In a hearing on Guantanamo Bay transfers to the U.S. Thursday, Gov. Nikki Haley (R., S.C.) said that closing the detention facility would not eliminate anti-U.S. terrorist propaganda because terrorists will hate the U.S. with or without Guantanamo Bay.
"Moving detention operations from a secure facility outside of the continental United States and into Charleston will not stop the propaganda," Haley said, referring to the Obama administration’s argument that Guantanamo Bay is used as a terrorist recruitment tool.
"This line of thinking is giving the terrorists too much credit, and too much validity," Haley said before the House Homeland Security Committee. "Terrorists do not need a jail to hate us. They hate us on their own."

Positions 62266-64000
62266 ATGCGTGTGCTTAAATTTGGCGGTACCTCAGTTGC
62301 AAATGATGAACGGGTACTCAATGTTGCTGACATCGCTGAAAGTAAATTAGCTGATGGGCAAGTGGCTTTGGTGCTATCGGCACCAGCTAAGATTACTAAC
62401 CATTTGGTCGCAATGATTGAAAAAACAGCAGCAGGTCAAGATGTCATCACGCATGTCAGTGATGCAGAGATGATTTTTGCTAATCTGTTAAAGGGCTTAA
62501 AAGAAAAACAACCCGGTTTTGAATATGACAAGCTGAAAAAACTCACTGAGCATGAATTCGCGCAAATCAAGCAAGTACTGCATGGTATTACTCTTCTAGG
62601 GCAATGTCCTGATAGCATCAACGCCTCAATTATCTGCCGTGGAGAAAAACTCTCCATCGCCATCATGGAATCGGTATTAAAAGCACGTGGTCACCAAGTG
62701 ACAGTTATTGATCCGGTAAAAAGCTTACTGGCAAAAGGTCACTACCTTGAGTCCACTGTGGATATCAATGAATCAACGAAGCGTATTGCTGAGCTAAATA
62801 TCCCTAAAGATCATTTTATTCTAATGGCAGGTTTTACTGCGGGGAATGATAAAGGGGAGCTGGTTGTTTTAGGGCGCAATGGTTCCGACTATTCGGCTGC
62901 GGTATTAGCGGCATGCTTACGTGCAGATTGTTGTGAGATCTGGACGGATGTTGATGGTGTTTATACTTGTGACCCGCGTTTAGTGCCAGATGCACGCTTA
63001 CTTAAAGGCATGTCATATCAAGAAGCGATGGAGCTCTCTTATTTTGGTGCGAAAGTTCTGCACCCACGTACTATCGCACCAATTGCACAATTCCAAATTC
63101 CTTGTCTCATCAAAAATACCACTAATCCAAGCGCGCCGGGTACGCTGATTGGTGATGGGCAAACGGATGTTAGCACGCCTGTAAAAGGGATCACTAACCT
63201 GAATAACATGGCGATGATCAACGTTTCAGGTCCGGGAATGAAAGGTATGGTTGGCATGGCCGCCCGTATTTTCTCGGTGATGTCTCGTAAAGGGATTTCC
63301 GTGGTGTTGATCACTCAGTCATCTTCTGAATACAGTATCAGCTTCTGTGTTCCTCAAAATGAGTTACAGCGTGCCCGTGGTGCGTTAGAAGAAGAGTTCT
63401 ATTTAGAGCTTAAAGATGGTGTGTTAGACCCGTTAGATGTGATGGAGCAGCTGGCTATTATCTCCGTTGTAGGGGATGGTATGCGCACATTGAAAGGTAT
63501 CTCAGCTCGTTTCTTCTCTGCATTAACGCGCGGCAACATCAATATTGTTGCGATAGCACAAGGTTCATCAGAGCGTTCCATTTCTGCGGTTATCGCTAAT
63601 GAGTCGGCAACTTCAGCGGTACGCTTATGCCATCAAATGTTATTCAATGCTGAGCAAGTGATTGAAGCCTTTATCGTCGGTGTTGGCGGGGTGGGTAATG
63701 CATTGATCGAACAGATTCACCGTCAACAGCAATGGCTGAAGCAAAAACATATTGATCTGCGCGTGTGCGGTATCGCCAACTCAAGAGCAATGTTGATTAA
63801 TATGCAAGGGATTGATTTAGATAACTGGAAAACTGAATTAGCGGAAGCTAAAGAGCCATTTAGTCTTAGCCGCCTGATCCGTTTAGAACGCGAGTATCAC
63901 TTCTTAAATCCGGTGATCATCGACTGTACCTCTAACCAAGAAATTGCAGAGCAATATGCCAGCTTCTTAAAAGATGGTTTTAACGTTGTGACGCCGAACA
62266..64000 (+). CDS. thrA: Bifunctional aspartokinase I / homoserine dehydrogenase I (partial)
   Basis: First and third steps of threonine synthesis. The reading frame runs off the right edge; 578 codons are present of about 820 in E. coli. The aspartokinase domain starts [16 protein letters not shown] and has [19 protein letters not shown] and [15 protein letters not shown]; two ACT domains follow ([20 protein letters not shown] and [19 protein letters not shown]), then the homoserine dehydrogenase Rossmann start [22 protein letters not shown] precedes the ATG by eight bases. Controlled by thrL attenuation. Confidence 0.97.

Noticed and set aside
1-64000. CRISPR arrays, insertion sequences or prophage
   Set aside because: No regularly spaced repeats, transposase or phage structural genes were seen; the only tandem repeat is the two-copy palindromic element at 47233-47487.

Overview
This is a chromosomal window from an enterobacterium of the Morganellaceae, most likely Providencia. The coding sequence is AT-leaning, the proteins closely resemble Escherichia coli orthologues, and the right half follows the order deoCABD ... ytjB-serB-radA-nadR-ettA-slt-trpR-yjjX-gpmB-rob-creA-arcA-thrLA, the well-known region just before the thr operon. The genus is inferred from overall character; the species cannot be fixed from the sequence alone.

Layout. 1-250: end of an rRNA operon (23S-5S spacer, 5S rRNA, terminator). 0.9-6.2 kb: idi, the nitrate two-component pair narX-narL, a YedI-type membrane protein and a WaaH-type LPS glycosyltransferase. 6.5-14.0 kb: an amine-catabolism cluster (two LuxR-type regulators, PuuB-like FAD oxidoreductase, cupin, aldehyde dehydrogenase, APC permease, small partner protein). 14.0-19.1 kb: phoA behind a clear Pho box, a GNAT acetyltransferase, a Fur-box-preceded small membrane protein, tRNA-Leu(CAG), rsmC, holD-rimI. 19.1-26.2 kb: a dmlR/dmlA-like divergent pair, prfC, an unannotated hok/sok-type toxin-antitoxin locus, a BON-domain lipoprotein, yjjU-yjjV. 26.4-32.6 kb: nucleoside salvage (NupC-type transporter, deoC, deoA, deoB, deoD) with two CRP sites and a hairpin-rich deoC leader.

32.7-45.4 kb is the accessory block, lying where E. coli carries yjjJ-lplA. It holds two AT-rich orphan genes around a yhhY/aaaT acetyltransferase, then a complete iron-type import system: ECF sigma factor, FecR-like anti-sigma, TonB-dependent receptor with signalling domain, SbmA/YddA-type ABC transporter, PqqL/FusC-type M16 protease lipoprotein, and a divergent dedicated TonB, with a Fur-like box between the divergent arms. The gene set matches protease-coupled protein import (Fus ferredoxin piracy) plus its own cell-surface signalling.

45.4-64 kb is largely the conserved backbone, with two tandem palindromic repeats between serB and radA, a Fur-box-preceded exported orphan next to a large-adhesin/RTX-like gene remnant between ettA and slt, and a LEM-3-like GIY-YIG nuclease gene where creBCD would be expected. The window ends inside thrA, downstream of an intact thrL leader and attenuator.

In February, Obama released a plan detailing the transfer of 91 Guantanamo Bay detainees to 13 potential sites including a Naval Consolidated Brig near Charleston, a Supermax prison in Colorado, and a military prison in Kansas.
Senate Majority Leader Mitch McConnell (R., Ky.) said in February that the proposal to transfer terrorists into America was illegal and driven by Obama’s desire to fulfill an old promise.
"President Obama seems to remain captured on one matter by a campaign promise he made way back in 2008," said McConnell. "His ill-considered crusade to close the secure detention facility at Guantanamo."
"[Obama’s] Attorney General recently confirmed that it is illegal–illegal–for the president to transfer any of these terrorists into the United States," McConnell said.